The days when I knew about such things are very distant, but ironically, that is the whole point of the poem:

Dictes moy où, n’en quel pays,

Tell me where, in which country

Est Flora, la belle Romaine ;

Is Flora, the beautiful Roman;

Archipiada, né Thaïs,

Archipiada, born Thaïs,

Qui fut sa cousine germaine;

Who was her first cousin;
Echo, parlant quand bruyt on maine

Echo, speaking when one makes noise

Dessus rivière ou sus estan,

Over river or on pond,

Qui beauté eut trop plus qu’humaine?

Who had a beauty too much more than  human ?

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Mais où sont les neiges d’antan!    

Oh, where are the snows of yesteryear!

 

Où est la très sage Heloïs,

Where is the very wise Heloise,

Pour qui fut chastré et puis moyne

For whom was castrated, and then made a monk

Pierre Esbaillart à Sainct-Denys?

Pierre Abelard in Saint-Denis ?

Pour son amour eut cest essoyne.

For his love he suffered this sentence.

Semblablement, où est la royne

Similarly, where is the Queen

Qui commanda que Buridan

Who ordered that Buridan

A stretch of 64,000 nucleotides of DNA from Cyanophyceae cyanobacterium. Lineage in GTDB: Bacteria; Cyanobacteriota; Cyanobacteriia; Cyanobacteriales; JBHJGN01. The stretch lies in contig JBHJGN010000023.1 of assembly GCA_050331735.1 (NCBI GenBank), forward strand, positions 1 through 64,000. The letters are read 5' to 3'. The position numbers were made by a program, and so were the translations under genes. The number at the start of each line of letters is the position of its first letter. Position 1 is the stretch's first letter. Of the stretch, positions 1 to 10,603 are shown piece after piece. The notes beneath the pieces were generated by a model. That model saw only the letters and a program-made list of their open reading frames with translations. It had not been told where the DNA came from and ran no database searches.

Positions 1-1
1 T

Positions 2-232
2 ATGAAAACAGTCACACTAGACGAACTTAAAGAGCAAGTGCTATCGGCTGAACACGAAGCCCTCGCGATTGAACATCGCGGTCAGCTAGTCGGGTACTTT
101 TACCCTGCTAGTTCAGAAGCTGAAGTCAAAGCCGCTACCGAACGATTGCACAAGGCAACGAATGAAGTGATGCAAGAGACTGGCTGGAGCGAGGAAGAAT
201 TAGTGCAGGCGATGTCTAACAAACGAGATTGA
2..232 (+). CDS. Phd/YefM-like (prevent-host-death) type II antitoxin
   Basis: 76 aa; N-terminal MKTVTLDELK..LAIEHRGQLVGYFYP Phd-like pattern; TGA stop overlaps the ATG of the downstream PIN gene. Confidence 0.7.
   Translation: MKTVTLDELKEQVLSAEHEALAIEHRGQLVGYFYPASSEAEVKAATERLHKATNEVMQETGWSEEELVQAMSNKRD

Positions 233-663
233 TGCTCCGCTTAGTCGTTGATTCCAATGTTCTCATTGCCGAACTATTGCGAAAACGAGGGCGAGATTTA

Fust jetté en ung sac en Seine?

Be thrown in a sack into the Seine?

 

Mais où sont les neiges d’antan!    

Oh, where are the snows of yesteryear!

 

La royne Blanche comme ung lys,

The queen Blanche, white, as a lily

Qui chantoit à voix de sereine;

Who sang with a Siren’s voice;

Berthe au grand pied, Bietris, Allys;

Bertha of the Big Foot, Beatrix, Aelis;

Harembourges qui tint le Mayne,

Erembourge who ruled over the Maine,

Et Jehanne, la bonne Lorraine,

And Joan of Arc the good woman from Lorraine

Qu’Anglois bruslerent à Rouen;

Whom the English burned in Rouen ;
Où sont-ilz, Vierge souveraine ?

Where are they, oh sovereign Virgin?

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Mais où sont les neiges d’antan!         

Oh, where are the snows of yesteryear!

 

Prince, n’enquerez de sepmaine

Prince, do not ask me in the whole week

Où elles sont, ne de cest an,

Where they are – neither in this whole year,

Qu’à ce refrain ne vous remaine:

Lest I bring you back to this refrain:

Mais où sont les neiges d’antan!         

Oh, where are the snows of yesteryear!